11 In general, the computation process is composed of four major steps: Step 1 Defining the plate s parameters (length, breadth and thickness) Step 2 Selecting the geometric configuration (for the orthotropic plate model only) Step 3 Defining the stiffeners properties (this step takes most of the evaluation time) Step 4 Defining the uniform pressure acting on the plate, the boundary conditions, and the material properties of the plate and stiffeners (Young s modulus and Poisson s ratio). Once the data are entered entirely, the user gets the evaluated maximum deflection as well as the error estimation for the selected problem (geometric configuration and boundary condition). As in most engineering tools, the metric unit system (SI system) is used here. The use of the computer code is demonstrated using the following example: Plate dimensions: Length: 8 m Breadth: 4 m Thickness: 6 mm Stiffeners: Number of longitudinal stiffeners: N a 5 Number of transverse stiffeners: N b 7 Both axes have the same stiffeners, and the central stiffener is similar to the noncentral stiffeners. The stiffeners are blade type with the following dimension: height: 80 mm, thickness: 8 m. The uniform pressure is taken as 1,000 Pa, the modulus of elasticity of the material is 207 GPa, Poisson s ratio is 0.3, and the plate is simply supported at all four edges. The first steps are straightforward; The user inputs the plate parameters and selects the geometric configuration if needed. The most time-consuming step is defining the stiffeners properties and types. The user needs to define the number of stiffeners in each axis, to select the desired stiffeners, and to define their properties using three available options: Select from a predefined database that contains all the commonly used beams and cross sections Enter the exact numeric values of the stiffeners properties (e.g., moment of inertia of cross section, total area of cross section, and the centroid of cross section) Define the geometric parameters as shown in Fig. 11. The first item to do at step 3 in this example is to set the number of stiffeners for each axis and to check all the stiffeners checkboxes (since all the stiffeners are the same), then to choose the third option from the three methods available and to enter the stiffeners parameters as can be seen in Fig. 11. Once the desired values are inputted, the X mark near each type of stiffener is replaced with a check mark. The last step is shown in Fig. 12. Selecting the finish button completes the process. The user than gets a summarization window that shows all the input data; this is not shown here. Once the data are confirmed, selecting the Maximum Deflection Result icon from the list on the left gives the user the result of the problem he or she wanted to check. Additionally, the user gets a text message, which specifies the upper error bound that was estimated using comparison of many models Fig. 11 Step three 222 OCTOBER 2007 MARINE TECHNOLOGY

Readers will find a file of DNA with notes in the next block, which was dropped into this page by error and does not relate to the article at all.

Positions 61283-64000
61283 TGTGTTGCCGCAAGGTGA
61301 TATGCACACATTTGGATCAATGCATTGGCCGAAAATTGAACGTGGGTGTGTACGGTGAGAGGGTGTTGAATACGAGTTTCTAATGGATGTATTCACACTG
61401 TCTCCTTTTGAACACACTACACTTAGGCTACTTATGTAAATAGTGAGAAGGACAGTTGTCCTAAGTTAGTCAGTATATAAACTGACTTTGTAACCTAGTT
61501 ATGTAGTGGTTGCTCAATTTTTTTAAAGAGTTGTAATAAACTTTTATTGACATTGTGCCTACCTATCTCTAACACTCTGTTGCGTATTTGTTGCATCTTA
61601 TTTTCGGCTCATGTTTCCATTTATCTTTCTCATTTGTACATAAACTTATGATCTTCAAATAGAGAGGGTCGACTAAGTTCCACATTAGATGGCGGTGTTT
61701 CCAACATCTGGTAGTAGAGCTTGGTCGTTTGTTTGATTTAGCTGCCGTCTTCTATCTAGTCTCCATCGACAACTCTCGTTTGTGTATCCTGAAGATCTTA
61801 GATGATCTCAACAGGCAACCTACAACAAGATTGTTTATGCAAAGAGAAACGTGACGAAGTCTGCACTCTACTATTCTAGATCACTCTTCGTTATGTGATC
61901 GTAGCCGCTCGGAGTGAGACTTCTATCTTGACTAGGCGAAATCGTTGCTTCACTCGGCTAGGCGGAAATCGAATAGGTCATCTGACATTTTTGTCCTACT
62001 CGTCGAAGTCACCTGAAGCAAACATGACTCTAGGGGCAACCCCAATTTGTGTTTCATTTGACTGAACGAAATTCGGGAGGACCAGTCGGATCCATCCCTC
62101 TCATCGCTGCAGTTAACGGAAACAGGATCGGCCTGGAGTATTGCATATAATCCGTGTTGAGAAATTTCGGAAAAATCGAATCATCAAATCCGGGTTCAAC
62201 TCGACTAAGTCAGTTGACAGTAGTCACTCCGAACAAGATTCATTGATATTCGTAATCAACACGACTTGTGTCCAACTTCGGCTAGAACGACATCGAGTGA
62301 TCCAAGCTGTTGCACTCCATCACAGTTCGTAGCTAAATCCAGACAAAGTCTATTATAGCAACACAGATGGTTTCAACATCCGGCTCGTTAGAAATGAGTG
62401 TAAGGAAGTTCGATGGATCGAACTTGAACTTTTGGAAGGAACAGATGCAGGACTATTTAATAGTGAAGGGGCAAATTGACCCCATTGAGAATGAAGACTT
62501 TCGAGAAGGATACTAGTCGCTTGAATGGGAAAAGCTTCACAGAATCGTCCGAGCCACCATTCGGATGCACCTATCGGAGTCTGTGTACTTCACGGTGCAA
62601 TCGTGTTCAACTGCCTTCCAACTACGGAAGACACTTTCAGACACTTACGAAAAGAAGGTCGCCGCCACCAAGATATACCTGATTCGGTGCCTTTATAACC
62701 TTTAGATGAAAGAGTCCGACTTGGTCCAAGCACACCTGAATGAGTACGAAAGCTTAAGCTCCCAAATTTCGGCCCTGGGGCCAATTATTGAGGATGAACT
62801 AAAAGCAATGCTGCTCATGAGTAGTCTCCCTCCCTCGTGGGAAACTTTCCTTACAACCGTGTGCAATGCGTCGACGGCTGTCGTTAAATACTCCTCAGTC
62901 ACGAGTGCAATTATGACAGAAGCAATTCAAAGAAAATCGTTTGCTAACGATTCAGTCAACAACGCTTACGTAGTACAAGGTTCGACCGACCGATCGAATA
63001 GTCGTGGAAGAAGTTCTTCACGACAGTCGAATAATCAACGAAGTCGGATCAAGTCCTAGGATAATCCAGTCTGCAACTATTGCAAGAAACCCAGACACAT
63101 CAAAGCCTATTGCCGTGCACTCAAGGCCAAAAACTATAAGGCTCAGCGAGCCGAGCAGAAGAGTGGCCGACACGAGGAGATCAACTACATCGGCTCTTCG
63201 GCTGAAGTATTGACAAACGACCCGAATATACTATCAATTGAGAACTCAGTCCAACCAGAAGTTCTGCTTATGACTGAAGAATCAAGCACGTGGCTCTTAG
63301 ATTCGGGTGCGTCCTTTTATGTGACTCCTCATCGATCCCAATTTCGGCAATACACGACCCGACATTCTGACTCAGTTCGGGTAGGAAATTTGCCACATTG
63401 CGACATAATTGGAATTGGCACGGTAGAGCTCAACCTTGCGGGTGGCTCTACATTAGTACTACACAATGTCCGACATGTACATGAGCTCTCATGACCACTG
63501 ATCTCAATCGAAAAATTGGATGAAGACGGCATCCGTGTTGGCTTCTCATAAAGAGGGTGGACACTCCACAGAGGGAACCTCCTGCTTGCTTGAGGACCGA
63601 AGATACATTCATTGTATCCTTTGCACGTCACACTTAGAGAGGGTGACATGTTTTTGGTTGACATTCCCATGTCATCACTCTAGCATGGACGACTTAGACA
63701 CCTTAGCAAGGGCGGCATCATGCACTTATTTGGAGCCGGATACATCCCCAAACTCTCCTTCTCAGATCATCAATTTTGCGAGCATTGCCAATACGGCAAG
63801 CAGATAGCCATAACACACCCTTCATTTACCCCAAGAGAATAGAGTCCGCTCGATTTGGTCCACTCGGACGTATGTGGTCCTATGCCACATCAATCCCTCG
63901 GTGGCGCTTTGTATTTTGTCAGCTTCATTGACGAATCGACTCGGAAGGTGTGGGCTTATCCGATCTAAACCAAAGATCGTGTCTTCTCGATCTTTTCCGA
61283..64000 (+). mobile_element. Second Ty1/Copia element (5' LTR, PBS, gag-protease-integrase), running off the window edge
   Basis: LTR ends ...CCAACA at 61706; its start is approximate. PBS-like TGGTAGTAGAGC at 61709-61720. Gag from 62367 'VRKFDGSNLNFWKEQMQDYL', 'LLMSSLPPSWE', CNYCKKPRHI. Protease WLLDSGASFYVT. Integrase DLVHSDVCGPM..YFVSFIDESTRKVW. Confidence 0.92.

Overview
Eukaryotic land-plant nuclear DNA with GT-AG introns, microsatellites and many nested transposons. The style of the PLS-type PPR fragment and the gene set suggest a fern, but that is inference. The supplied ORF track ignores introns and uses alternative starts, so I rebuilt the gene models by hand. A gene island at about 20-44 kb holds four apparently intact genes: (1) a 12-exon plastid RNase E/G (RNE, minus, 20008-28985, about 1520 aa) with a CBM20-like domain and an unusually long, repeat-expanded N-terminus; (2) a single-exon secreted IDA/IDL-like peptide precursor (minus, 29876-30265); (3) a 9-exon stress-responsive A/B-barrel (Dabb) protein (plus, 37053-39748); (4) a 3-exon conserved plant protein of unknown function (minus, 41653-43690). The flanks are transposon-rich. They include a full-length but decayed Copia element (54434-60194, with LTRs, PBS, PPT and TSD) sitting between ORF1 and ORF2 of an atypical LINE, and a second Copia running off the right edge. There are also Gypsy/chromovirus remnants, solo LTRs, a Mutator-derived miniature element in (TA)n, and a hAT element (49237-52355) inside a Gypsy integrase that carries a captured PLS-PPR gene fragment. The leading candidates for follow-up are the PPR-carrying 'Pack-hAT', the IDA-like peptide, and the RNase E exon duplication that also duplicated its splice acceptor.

12 Fig. 12 Step four results by finite element analysis and a figure that shows the error distributions for the specific boundary condition problem (Fig. 13). Other features included in this screen are the ability to save all the calculations of the problem and, more important, the ability to create the same geometric model and settings (pressure, boundary conditions, physical properties, etc.) for ADINA finite element software as a Session file to run from the ADINA GUI. Fig. 13 Result of the desired problem and error distribution OCTOBER 2007 MARINE TECHNOLOGY 223